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Computation of methodology-independent ionic solvation free energies from molecular simulations. I. The electrostatic potential in molecular liquids



Computation of methodology-independent ionic solvation free energies from molecular simulations. I. The electrostatic potential in molecular liquids



Journal of Chemical Physics 124(12): 124106



The computation of ionic solvation free energies from atomistic simulations is a surprisingly difficult problem that has found no satisfactory solution for more than 15 years. The reason is that the charging free energies evaluated from such simulations are affected by very large errors. One of these is related to the choice of a specific convention for summing up the contributions of solvent charges to the electrostatic potential in the ionic cavity, namely, on the basis of point charges within entire solvent molecules (M scheme) or on the basis of individual point charges (P scheme). The use of an inappropriate convention may lead to a charge-independent offset in the calculated potential, which depends on the details of the summation scheme, on the quadrupole-moment trace of the solvent molecule, and on the approximate form used to represent electrostatic interactions in the system. However, whether the M or P scheme (if any) represents the appropriate convention is still a matter of on-going debate. The goal of the present article is to settle this long-standing controversy by carefully analyzing (both analytically and numerically) the properties of the electrostatic potential in molecular liquids (and inside cavities within them). Restricting the discussion to real liquids of "spherical" solvent molecules (represented by a classical solvent model with a single van der Waals interaction site), it is concluded that (i) for Coulombic (or straight-cutoff truncated) electrostatic interactions, the M scheme is the appropriate way of calculating the electrostatic potential; (ii) for non-Coulombic interactions deriving from a continuously differentiable function, both M and P schemes generally deliver an incorrect result (for which an analytical correction must be applied); and (iii) finite-temperature effects, including intermolecular orientation correlations and a preferential orientational structure in the neighborhood of a liquid-vacuum interface, must be taken into account. Applications of these results to the computation methodology-independent ionic solvation free energies from molecular simulations will be the scope of a forthcoming article.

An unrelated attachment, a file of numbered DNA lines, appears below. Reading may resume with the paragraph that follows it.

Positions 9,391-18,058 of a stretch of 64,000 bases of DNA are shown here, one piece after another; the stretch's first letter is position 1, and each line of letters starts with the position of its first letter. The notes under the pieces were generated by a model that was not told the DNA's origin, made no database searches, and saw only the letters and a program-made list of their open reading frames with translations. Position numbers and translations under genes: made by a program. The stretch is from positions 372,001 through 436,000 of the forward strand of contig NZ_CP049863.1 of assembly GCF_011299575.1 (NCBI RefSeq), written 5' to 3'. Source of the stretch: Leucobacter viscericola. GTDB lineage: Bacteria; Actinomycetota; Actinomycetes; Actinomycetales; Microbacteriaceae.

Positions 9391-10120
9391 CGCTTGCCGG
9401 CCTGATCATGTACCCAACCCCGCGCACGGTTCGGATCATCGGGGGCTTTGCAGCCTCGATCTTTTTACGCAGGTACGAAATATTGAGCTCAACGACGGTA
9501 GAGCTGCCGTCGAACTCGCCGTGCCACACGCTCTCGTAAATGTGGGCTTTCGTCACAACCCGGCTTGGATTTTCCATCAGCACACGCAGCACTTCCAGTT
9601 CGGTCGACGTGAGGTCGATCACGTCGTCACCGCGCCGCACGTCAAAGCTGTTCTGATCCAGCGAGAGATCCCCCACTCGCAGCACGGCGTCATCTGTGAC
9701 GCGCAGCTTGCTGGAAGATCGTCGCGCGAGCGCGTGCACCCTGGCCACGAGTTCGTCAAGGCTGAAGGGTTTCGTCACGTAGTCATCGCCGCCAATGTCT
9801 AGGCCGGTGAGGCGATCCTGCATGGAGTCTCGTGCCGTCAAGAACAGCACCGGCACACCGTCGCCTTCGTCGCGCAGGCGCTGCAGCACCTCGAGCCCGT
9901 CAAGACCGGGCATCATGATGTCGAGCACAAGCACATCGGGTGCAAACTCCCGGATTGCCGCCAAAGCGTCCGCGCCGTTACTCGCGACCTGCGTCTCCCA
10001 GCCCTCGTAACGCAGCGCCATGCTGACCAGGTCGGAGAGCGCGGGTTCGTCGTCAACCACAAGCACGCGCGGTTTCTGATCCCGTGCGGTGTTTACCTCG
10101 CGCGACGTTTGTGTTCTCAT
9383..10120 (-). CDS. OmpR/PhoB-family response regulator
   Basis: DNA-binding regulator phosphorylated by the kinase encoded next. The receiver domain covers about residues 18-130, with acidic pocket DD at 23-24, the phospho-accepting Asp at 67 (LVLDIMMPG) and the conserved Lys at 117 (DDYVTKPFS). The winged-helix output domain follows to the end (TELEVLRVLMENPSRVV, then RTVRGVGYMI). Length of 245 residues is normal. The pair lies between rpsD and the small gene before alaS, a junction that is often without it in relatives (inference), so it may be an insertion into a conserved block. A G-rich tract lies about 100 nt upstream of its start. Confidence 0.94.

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Accession: 048617247

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PMID: 16599661

DOI: 10.1063/1.2172593


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